How Google Works proposes to explain the systems and methods that make Google so successful — but of course we all know that the secret sauce is to make lots of money (which the authors gleefully acknowledge)! And that’s what the search engine does. Still, we have all seen work places spoiled by riches, where mediocre players were allowed to stay and hire more mediocre players, so Google must be doing something right. Here are a few ideas that caught my attention in the book:
- Encourage employees to work on what we used to call skunkworks projects — but don’t reward them directly for successes that come out of such projects. Glory accrues when the next assignments are meted out but there is no direct reward to suggestions or improvements. It’s a good way to reinforce self-motivation.
- Write a user manual for yourself. I loved that idea, which is to share, as candidly as possible, the best way for others to work with you, whether it is to be forceful, or use data, or come to office hours.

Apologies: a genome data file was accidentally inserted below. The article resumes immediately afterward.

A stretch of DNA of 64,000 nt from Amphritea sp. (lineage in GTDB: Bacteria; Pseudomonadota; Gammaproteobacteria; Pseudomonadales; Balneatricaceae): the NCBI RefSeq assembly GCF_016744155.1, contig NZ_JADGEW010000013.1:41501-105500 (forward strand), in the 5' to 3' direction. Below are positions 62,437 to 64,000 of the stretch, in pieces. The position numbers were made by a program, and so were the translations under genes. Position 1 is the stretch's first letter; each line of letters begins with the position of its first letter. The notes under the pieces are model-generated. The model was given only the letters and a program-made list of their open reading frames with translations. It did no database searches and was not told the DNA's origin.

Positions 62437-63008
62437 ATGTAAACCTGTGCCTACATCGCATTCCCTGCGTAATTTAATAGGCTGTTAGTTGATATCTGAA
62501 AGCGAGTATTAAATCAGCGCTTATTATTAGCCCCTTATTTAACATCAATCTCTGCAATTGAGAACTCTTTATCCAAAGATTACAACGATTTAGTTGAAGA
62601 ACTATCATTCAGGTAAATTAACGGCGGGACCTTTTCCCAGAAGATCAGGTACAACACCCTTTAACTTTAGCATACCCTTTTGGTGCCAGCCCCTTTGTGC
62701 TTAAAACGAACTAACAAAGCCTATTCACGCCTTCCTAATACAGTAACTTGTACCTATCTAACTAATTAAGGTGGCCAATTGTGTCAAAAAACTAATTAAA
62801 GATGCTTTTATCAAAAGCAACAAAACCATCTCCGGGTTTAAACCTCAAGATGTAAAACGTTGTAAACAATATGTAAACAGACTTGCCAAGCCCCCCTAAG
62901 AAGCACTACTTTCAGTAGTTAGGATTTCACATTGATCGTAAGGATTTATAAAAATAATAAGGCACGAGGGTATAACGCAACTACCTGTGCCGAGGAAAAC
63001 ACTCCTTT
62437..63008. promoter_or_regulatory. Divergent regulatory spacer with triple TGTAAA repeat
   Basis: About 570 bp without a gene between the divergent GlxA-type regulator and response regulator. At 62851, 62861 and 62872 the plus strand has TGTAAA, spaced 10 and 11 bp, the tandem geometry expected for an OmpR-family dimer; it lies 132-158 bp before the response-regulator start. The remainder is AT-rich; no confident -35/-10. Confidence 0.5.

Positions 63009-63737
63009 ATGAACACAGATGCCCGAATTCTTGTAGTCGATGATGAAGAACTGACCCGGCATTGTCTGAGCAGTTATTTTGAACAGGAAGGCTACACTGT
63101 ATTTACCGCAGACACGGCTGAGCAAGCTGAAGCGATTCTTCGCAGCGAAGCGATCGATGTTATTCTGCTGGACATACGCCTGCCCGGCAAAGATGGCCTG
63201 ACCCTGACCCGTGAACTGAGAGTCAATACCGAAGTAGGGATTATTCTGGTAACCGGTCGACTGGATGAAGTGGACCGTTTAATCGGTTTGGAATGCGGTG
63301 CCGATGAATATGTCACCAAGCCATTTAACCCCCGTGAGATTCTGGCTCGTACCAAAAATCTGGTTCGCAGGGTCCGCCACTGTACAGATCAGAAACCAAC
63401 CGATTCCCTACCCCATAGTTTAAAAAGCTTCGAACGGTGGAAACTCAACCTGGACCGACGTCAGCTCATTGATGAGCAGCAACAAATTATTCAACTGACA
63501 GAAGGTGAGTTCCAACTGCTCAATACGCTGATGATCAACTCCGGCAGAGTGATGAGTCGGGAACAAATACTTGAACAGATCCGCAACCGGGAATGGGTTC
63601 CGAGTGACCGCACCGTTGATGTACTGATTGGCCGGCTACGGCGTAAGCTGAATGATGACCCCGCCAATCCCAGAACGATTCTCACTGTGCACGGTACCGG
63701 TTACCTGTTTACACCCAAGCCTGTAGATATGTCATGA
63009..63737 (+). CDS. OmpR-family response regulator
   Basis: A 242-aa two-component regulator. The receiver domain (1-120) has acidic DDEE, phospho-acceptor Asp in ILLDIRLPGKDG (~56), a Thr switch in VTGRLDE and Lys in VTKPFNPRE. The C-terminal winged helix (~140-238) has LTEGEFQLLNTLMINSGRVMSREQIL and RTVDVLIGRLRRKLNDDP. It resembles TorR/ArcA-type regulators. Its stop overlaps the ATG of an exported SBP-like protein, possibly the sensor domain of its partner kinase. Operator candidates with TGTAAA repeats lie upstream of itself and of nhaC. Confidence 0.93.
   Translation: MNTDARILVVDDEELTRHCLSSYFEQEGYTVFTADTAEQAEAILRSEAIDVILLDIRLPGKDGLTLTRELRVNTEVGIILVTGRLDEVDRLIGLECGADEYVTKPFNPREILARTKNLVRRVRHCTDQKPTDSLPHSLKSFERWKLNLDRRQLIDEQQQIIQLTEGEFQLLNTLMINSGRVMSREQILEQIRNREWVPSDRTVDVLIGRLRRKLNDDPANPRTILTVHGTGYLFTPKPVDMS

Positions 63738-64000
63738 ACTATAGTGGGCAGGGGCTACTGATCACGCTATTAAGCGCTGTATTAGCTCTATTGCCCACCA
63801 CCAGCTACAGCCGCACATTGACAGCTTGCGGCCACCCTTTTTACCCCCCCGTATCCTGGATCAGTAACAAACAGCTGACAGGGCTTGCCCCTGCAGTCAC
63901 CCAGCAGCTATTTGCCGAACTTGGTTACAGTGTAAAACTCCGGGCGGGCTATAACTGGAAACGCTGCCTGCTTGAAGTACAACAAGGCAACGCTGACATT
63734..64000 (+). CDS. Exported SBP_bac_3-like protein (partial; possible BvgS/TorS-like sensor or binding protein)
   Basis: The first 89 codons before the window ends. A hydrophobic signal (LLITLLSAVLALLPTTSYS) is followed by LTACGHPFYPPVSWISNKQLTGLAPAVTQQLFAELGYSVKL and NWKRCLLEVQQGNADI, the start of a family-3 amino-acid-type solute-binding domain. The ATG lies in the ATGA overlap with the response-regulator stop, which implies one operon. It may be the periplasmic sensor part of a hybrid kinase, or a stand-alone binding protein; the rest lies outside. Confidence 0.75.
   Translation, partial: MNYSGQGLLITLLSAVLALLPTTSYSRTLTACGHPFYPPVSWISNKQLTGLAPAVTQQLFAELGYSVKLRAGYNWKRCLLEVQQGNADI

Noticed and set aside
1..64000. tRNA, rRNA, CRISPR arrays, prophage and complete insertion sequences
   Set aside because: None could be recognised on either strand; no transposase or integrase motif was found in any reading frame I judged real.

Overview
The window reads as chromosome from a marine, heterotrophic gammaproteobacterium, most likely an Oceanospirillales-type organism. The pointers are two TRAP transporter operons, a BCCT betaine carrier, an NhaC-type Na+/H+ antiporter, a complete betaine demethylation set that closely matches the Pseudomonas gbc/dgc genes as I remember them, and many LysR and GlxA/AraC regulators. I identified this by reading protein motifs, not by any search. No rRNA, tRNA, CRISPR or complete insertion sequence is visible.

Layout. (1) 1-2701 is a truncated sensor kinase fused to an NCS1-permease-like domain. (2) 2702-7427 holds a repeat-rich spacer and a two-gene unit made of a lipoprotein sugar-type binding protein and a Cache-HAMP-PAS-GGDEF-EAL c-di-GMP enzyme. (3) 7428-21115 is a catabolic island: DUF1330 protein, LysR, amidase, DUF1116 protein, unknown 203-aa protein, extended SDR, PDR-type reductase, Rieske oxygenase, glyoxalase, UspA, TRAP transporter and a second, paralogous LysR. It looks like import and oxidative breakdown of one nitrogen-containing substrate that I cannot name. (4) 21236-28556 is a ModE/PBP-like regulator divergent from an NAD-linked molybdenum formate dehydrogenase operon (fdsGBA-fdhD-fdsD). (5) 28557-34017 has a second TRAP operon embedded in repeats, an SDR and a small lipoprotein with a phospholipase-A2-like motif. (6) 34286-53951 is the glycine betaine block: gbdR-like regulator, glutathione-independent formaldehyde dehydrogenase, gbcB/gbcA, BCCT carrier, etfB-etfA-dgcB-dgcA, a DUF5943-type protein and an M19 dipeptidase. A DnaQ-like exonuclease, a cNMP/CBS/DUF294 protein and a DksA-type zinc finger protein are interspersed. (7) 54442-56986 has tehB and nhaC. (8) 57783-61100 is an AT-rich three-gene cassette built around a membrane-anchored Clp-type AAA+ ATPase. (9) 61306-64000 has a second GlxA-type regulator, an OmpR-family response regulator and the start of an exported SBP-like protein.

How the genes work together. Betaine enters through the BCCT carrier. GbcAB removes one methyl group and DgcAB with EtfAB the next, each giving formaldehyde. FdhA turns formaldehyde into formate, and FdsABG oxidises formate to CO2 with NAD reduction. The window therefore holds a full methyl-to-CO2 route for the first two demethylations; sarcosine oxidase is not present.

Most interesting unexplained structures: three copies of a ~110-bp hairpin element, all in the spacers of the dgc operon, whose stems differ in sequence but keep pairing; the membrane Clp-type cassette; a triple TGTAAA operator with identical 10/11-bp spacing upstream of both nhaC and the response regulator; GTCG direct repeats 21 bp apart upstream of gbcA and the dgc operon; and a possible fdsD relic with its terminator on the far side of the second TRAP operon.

- Post everyone’s objectives (Google calls them OKRs, Objectives and Key Results) publicly. This makes it very easy to see what may motivate them.
- To resolve tough differences of opinion, hold a daily meeting (and set a deadline) until the issue gets resolved. The sheer drudgery of repeating the same arguments will motivate participants to move towards an agreement.
- Ask for an opinion post-interview. Google is famously obsessed by hiring, and famous for, historically at least, holding scores of interviews. Data has now told them that interviews beyond #4 don’t help make a decision (yeah!) so they now ask interviewers to give a 1-4 rating on each candidate, and compare with past scores to fight bias.
- To find the strong people in an organization, find one and ask him or her to name others. I thought that was an excellent suggestion when taking over a new team.
What are your favorite people management techniques?